Upon taking office as Secretary-General of the OECD on 1st June 1996, Don Johnston moved from a career as a lawyer and politician who spent 10 years in the Canadian Parliament and served as a Cabinet Minister in a number of senior portfolios.
In 1988, Mr. Johnston ended a decade of political life to become legal counsel to the prominent Canadian law firm, Heenan Blaikie, of which he was a founder in 1972. The firm now has more than 300 lawyers in offices in Canada and the United States.
His decision to leave politics was partly due to disagreement with his Party on his support for the Free Trade Agreement between Canada and the United States, which he voted for in the House of Commons.
Following that policy difference, he chose to sit as an independent and did not seek re-election.
Mr. Johnston was a Member of Parliament from 1978 to 1988. He served in the Cabinet, first as President of the Treasury Board (which manages the federal public service and controls the national budget), and then as Minister of State for Economic and Regional Development, Minister of Science and Technology, Minister of Justice and Attorney General of Canada. With the defeat of the Liberal government in 1984, Mr. Johnston became Opposition Critic for Finance and, later, External Affairs.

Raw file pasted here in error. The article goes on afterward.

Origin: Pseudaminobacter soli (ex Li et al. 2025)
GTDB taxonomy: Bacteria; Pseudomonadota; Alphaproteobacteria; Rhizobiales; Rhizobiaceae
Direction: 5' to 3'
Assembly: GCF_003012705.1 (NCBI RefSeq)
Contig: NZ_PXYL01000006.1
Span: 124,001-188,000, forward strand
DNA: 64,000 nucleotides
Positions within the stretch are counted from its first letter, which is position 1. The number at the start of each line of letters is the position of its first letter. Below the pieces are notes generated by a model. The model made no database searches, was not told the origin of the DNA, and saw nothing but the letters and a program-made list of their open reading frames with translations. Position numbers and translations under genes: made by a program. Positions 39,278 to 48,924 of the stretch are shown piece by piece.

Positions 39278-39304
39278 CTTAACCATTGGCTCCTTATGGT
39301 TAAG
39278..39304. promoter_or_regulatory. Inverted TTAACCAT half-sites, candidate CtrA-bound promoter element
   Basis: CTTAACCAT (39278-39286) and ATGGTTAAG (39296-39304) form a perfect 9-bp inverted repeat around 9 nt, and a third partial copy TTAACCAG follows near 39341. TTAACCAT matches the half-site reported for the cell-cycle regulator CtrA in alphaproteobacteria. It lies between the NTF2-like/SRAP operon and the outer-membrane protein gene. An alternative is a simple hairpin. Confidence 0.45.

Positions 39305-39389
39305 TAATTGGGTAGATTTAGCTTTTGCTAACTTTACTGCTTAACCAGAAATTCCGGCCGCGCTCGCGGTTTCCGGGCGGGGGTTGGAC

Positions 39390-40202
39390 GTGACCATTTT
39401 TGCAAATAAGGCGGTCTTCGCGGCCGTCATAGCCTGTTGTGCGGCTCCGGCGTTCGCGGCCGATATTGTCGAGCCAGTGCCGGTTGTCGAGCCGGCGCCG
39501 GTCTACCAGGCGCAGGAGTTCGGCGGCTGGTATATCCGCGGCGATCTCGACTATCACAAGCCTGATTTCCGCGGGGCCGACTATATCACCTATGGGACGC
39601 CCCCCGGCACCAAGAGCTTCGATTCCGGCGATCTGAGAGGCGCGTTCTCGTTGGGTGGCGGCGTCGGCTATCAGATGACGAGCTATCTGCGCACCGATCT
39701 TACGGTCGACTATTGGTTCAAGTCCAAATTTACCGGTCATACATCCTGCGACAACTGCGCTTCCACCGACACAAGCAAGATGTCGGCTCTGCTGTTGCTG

In 1990, Mr. Johnston was elected President of the Liberal Party of Canada. In 1992, he was re-elected and held the post through the election in 1993 that returned the Liberal Party to power.
Mr. Johnston studied Arts and Law at McGill University, graduating from law in 1958 as the Gold Medallist. In 1958-59 he studied at the University of Grenoble on a scholarship.
He taught fiscal law at McGill University from 1963 to 1976. He has written many articles on taxation, law and public affairs and is the author of several books including a best-selling political memoir.
Mr. Johnston is married to Heather Bell Maclaren. They have four daughters, Kristina, Allison, Rachel and Sara.
Donald J. Johnston, whose term expired in May 2006, has been awarded the French Légion d’honneur for his service as Secretary-General of the OECD from 1996 to 2006.